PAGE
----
The shorter the wavelength, the stronger energy a light wave has, and this may cause eye fatigue. Blue light, which is next to ultraviolet light on the electromagnetic spectrum, has a shorter wavelength than other visible light. It also tends to be diffused and is believed to cause flickering in the vision."

    http://www.nikon.com/about/technology/life/others/bluelightcut/index.htm

     

    I dont understand the relation of blue-light how to tends to be diffused and causing flickering...  I dont know if it's just propaganda...

  • peter_watt Level 3 Level 3 (905 points)

    There is a lot of pseudo-science being put forward on here about blue light.

  • Jessiah1 Level 1 Level 1 (0 points)

    Here is some hard science, references in this paper are from Dr.'s performing experiments with Blue light and it's effects on animal retina's including Ape's which have very similar eye's to humans. There is plenty of evidence about the adverse effects of blue light however because it can take years for these effects to be obvious many of us may not even contribute vision problems to the global increase in blue light but chalk it up to life. This is a complicated subject, there have been many studies performed on the effects of blue light. I have not read anything that points to it being the primary cause of everyone's issue on this forum, there are no facts or clear studies on eye strain related to blue light. However, when reading about Migraine there is plenty of scientific evidence people with Migraine are the most sensitive to blue/white light. If you do not have migraine then your only concern is maintaining healthy vision into your older age and blue blocking lens's can help with that.

     

    The Effects of Blue Light on Ocular Health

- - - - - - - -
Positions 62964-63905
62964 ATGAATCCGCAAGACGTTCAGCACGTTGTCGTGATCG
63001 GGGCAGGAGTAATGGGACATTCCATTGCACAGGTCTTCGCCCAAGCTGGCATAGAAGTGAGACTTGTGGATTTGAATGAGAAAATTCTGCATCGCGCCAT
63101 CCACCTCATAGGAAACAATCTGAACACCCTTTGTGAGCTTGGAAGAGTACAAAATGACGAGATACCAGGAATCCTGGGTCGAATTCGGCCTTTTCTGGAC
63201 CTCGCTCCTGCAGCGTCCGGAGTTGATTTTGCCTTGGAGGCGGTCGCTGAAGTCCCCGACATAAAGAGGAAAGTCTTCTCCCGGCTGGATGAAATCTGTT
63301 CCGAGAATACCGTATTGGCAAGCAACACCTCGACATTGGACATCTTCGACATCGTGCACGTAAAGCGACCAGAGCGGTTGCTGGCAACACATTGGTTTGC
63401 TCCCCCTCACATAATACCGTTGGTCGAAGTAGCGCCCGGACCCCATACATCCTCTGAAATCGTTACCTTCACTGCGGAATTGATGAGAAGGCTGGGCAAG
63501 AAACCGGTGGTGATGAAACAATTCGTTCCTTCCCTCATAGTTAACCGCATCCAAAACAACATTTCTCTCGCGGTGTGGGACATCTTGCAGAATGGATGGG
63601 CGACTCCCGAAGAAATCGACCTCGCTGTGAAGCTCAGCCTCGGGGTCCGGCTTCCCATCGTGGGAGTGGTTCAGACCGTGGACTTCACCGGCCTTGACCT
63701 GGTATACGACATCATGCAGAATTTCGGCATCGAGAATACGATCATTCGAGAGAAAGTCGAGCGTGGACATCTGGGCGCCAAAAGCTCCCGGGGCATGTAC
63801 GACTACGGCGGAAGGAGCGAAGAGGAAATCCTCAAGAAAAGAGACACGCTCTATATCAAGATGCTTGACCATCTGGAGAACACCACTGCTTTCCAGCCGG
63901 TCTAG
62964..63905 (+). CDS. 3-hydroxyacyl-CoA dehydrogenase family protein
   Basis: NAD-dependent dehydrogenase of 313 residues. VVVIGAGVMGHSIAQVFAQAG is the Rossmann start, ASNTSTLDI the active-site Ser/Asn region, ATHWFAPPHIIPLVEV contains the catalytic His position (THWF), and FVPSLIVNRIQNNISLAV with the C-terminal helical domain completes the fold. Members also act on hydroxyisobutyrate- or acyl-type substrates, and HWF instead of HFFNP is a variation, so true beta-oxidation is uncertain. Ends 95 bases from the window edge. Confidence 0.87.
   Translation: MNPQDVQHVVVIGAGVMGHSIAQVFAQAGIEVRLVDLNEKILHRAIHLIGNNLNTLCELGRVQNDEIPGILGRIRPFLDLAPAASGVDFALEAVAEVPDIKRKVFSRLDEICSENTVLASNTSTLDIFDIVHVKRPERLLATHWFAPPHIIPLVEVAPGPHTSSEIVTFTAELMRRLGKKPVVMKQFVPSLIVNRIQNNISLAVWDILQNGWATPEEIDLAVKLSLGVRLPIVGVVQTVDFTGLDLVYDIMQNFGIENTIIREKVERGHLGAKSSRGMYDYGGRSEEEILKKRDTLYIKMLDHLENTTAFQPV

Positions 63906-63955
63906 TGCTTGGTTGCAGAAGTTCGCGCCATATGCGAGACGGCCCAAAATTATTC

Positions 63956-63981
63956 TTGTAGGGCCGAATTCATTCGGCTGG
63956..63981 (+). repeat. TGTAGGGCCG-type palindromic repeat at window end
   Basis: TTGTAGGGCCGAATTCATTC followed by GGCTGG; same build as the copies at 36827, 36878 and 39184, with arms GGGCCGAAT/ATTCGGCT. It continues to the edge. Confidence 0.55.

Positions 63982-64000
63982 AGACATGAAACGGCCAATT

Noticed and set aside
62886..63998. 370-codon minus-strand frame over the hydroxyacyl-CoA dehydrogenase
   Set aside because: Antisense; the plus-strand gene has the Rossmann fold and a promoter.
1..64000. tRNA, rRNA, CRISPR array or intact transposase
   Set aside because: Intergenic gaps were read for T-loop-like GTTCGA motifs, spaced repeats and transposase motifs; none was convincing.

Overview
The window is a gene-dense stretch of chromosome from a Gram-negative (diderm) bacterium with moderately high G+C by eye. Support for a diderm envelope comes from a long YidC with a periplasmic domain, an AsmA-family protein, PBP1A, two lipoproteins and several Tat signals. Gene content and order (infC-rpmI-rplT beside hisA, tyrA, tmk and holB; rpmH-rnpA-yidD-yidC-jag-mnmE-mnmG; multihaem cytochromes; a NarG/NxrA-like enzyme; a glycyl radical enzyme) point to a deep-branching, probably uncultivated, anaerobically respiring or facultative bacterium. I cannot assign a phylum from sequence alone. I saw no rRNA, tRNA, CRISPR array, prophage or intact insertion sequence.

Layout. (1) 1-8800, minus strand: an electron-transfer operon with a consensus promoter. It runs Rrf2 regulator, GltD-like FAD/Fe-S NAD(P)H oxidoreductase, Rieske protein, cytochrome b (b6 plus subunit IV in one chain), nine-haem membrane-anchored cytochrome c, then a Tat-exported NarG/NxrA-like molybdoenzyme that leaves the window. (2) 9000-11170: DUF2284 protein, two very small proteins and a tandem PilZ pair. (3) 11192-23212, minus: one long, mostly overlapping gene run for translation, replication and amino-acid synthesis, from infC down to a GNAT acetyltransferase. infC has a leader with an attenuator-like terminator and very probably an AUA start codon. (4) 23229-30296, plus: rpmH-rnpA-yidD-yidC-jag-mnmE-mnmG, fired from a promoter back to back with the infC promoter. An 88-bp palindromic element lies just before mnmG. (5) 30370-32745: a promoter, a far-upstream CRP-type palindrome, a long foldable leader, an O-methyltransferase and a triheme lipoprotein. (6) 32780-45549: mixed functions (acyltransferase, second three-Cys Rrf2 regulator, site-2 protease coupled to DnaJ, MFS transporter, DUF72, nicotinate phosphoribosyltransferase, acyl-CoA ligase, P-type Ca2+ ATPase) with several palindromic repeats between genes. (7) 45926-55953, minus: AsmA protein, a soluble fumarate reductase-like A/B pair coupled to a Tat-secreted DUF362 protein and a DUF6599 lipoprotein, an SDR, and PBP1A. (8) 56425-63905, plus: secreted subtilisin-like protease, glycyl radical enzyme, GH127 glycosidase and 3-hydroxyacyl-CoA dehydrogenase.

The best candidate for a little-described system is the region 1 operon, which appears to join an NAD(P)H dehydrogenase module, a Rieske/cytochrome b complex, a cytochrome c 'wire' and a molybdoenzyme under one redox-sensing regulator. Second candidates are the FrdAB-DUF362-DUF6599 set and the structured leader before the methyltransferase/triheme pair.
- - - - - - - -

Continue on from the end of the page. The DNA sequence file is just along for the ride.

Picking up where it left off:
Elaine Kitchel, M.Ed.

    American Printing House for the Blind

     

    Why should we care about blue light?

    For years now, professionals in the fields of light energy and vision have known about the hazards ultraviolet (UV) light presents to ocular health. We are gradually having longer and more intense exposures to blue light; much of the world of commercial display and industry is lit with cool white fluorescent tubes which emit a strong spike of light in the blue and ultraviolet ranges. Indeed many homes and offices are lit with cool white fluorescent tubes. No one doubts more people are spending time in front of video display terminals (VDTs) which produce blue light. While some people find blue light irritates their eyes or causes headache, most are able to ignore it. Scientists only now are beginning to investigate its long‑term effects and offer some solutions for maintaining ocular health in the presence of blue light.

     

    What is blue light?

    Experts differ as to the exact wavelength of UV light waves, but generally speaking, UV light is defined as that part of the invisible spectrum which ranges from 380nm to 200nm. (Nm stands for nanometer which is one billionth of a meter.) This part of the spectrum is divided into UV‑A, (380nm to 315nm), UV‑B, (314nm to 280nm,) and UV‑C (279 to 200nm.)